Discovering that a lawsuit lies ahead can be incredibly confusing and upsetting. When that situation involves violence, it can become all the more difficult to manage and even understand. There are a number of criminal defenses Pennsylvania residents can make, but there are also other factors involved in these situations that can create gray areas.
One unique aspect to Pennsylvania's laws is in regard to using armed force in desperate situations. When it comes to defending the right to use force against an intruder, Pennsylvania's "castle doctrine" is now known as the "stand your ground" law. Previously, residents could legally use deadly force to defend against intruders; however, the recent "stand your ground" amendment holds that anyone in a lawful place outside the home has no duty to retreat, and may even use force if necessary. The circumstances include threats to one's life, bodily injury, sexual intercourse or kidnapping. Despite modifications, there remains a great deal of controversy surrounding this amendment. In Pennsylvania, a resident can only stand his or her ground -- potentially killing an assailant -- when the assailant is armed.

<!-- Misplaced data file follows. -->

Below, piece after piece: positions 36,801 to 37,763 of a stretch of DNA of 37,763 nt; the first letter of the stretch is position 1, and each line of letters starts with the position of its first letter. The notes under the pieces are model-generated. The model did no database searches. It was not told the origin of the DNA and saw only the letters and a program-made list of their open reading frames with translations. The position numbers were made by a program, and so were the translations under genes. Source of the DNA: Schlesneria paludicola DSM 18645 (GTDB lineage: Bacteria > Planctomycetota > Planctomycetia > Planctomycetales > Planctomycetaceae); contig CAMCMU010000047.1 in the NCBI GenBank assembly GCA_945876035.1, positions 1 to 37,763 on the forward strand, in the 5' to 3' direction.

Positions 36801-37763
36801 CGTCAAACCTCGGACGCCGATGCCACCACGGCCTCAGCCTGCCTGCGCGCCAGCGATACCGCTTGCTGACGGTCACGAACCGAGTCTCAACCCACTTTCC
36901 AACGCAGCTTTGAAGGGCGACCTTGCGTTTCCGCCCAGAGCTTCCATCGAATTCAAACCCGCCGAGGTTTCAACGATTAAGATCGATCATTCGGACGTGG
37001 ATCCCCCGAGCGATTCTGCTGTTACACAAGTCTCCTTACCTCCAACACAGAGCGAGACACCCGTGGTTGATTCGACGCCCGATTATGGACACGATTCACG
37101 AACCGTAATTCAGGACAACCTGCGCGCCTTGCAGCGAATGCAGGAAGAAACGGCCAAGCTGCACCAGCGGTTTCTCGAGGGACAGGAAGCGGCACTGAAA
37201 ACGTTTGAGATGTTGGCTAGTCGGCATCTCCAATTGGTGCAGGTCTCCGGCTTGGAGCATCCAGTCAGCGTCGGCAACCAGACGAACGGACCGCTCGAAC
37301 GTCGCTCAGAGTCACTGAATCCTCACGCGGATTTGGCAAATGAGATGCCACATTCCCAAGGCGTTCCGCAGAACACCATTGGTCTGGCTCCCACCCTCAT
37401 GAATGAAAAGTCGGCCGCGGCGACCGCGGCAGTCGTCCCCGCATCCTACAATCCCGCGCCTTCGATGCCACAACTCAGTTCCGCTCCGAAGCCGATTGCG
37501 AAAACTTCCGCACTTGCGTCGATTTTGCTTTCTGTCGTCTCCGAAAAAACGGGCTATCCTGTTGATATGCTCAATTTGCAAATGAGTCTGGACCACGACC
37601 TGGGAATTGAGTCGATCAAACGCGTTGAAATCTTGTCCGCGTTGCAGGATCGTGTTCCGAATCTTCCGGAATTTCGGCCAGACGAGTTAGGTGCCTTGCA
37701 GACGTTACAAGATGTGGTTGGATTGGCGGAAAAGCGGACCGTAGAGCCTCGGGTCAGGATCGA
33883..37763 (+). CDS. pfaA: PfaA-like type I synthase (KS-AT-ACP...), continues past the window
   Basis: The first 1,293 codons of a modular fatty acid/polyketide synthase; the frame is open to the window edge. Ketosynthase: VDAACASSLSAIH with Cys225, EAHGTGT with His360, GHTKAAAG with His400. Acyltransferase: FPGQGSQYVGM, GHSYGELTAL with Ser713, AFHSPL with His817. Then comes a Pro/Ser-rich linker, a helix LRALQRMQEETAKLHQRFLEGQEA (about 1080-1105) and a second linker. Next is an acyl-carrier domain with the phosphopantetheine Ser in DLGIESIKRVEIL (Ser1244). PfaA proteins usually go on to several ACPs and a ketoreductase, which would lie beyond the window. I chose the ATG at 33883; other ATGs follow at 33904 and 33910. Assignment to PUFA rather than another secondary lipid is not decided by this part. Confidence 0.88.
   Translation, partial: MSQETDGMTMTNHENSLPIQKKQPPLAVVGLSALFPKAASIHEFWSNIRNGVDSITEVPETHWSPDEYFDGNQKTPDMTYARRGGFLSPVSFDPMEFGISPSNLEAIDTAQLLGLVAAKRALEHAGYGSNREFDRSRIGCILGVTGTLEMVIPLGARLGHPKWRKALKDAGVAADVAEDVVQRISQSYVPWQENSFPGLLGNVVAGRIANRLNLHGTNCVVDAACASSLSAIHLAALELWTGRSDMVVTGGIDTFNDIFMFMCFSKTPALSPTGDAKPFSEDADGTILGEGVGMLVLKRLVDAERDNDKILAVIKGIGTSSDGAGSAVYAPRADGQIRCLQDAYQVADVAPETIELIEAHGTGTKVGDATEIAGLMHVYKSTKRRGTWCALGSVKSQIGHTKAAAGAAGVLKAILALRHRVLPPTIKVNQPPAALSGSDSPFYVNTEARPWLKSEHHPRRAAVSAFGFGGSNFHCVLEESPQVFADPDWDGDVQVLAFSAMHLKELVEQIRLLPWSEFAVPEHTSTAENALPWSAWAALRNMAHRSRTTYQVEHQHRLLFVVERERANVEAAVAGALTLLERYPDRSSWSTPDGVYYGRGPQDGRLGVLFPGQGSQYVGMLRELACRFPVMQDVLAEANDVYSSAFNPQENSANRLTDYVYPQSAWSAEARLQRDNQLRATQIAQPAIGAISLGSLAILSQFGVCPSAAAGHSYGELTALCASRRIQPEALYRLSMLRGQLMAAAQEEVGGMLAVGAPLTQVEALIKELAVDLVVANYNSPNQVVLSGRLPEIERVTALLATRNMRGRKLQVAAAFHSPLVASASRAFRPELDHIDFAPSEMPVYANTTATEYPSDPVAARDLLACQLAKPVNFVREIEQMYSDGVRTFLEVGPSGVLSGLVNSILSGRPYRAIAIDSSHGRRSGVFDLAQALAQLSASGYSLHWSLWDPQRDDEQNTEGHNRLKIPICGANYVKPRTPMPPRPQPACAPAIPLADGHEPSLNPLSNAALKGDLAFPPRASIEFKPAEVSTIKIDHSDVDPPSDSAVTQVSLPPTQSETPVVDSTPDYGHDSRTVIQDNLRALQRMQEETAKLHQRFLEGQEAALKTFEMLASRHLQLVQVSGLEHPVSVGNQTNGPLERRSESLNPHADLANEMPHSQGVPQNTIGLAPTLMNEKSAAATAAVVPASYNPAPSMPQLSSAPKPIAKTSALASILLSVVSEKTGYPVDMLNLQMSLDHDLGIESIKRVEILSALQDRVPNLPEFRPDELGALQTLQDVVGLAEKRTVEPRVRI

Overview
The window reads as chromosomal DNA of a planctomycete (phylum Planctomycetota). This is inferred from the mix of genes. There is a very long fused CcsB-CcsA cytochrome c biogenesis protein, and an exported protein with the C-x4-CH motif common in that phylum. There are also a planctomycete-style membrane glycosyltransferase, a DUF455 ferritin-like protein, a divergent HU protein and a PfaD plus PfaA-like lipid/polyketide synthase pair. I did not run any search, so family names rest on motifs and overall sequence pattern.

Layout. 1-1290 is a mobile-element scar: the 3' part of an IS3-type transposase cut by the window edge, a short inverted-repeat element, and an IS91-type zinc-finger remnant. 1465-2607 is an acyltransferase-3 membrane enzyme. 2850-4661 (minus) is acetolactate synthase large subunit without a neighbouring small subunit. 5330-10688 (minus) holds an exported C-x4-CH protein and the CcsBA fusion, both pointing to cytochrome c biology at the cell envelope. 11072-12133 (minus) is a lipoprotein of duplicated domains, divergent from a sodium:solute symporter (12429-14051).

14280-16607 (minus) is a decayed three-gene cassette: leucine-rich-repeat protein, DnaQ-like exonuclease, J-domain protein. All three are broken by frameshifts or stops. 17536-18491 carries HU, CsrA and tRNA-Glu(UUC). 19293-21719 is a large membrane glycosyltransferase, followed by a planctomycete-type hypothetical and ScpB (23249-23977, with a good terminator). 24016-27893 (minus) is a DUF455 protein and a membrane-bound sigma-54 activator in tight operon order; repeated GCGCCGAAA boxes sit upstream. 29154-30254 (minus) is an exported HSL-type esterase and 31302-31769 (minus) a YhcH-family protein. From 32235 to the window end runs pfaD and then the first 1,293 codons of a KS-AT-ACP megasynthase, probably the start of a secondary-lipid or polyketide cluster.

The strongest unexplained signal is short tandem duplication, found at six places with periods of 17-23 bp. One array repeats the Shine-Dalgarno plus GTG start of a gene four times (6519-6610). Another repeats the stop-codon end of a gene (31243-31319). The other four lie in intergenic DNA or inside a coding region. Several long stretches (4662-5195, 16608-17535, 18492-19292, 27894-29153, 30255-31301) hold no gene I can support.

Unfortunately, few self defense cases are completely black and white. Instead, a person may be facing a complex lawsuit after a heated incident, which U.S. News mentions in an article on how to handle being sued. U.S. News goes on to express that a person going through this difficult time can easily become emotionally, mentally and physically drained. These effects can especially apply to cases that involve a disagreement between individuals. However, by staying updated on current state laws, and by maintaining one straightforward story, U.S. News states that it is possible to come out of a case without any baggage to drag behind. And although outcomes may vary depending on the situation, there are a number of resources defendants can turn to that can help clarify an otherwise devastating incident.